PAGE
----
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Ely
Ely, Counselor at Law
Category: Real Estate Law
Satisfied Customers: 101730
Experience:  Qualified attorney in private practice including business, family, criminal, and real estate issues.
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My mother had a reverse mortgage on her home. I was her 24

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My mother had a reverse mortgage on her home. I was her 24 hour care giver/ representative. We tried to put me on the reverse mortgage after I reached 60 years. when we tried we were told we had to pay $50,000. There was no way we could do this.
When I called the reverse mortgage co they told me I had 12 mo to vacate.
My mother passed 12.31.2015. I tried to take care of all the legal things, but the general poa we had and was told would be valid even after death was invalid. I have been trying to do the correct and honorable action. I am overwhelmed. I have a house filled with over 50 years of stuff.
How do I proceed:
Do nothing or
go thru probate court- she did not have a notarized will
Submitted: 1 year ago.
Category: Real Estate Law
Expert:  Ely replied 1 year ago.

Hello and welcome to JustAnswer. Please note: This is general information for educational purposes only and is not legal advice. No specific course of action is proposed herein, and no attorney-client relationship or privilege is formed by speaking to an expert on this site. By continuing, you confirm that you understand and agree to these terms.

I am very sorry for your loss.

I am not sure who told you that a Power of Attorney survives after death; it does not. Unless the Power of Attorney specifically includes that language that after death, the agent can continue to act in their stead, the power of attorney end when the decedent passes away. Even if such language is included, many third parties will refuse to work with the agent, regardless.

Someone in your situation wants to file for probate. When someone passes away, then their estate has to be distributed. The problem is that without probate - with assets such as titled property or bank accounts (those that do not have a pay on death clause) - this is hard to do. This is because you cannot switch over the assets without an order from the probate court, and simply a Certificate of Death will not do. A Certificate of Death simply states that someone has passed on, but does not give you the right to really do anything in the deceased's name.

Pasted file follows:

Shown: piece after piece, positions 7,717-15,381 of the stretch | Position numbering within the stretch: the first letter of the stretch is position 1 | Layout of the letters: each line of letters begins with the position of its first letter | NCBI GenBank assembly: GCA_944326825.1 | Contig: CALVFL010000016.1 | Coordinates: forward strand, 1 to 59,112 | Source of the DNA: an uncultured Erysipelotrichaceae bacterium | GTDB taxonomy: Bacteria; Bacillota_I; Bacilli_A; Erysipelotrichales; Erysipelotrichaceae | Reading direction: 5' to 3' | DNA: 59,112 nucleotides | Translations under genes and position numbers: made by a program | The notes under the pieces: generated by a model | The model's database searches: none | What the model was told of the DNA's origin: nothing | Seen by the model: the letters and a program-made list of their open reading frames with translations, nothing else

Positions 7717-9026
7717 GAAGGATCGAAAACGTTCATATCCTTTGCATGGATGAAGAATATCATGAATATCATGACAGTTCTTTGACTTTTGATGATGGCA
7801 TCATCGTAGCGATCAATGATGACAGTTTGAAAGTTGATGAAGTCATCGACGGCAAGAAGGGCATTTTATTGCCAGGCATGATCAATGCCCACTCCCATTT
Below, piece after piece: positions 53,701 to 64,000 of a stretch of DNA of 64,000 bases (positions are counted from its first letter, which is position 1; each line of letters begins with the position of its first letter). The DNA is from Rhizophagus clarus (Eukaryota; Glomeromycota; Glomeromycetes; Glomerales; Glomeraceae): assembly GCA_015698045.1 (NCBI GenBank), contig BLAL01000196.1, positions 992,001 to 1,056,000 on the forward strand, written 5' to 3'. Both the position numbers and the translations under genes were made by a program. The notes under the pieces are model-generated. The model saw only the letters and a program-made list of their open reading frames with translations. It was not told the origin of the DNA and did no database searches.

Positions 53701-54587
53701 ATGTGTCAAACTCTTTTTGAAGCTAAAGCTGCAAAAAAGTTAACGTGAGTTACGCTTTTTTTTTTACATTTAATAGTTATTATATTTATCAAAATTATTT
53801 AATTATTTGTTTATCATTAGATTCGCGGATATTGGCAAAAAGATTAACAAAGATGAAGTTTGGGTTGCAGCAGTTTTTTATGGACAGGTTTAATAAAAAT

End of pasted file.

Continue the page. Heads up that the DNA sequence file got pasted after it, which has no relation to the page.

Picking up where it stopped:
So one files probate. Once probate is filed, the Executor of the estate gets something called a Letter of Testament/Administration (hereinafter "Letter"). This Letter will allow the Executor to switch over the assets from the deceased individual to whoever will own the property. It is like a "Power of Attorney," but from the Court. Without that Letter, there is no way to transfer titled property and switch the assets into the hands of the beneficiaries.

If there was a Will, the beneficiaries are decided per the Will. If there was no will, the beneficiaries are decided by default succession law of the state.

If her estate is worth less than about $65,000, then a small estate administration may be filed which is essentially probate via mail - quicker and easier. See HERE.

Good luck.

I hope this helps and clarifies. Please use the SEND or REPLY button to keep chatting, or please RATE when finished. You may always ask follow ups at no charge after rating. Kindly rate my answer as one of TOP THREE FACES/STARS and then SUBMIT, as this is how experts get credit for our time. Rating my answer the bottom two faces/stars (or failing to submit the rating) does not give me credit and reflects poorly on me, even if my answer is correct. I work very hard to formulate an informative and honest answer for you; please reciprocate my good faith with a positive rating.

Expert:  Ely replied 1 year ago.
Hello again. This is a courtesy check in to see if you needed anything else in regards ***** ***** question because you never responded or replied positively. I am simply touching base. Let me know. Thanks!

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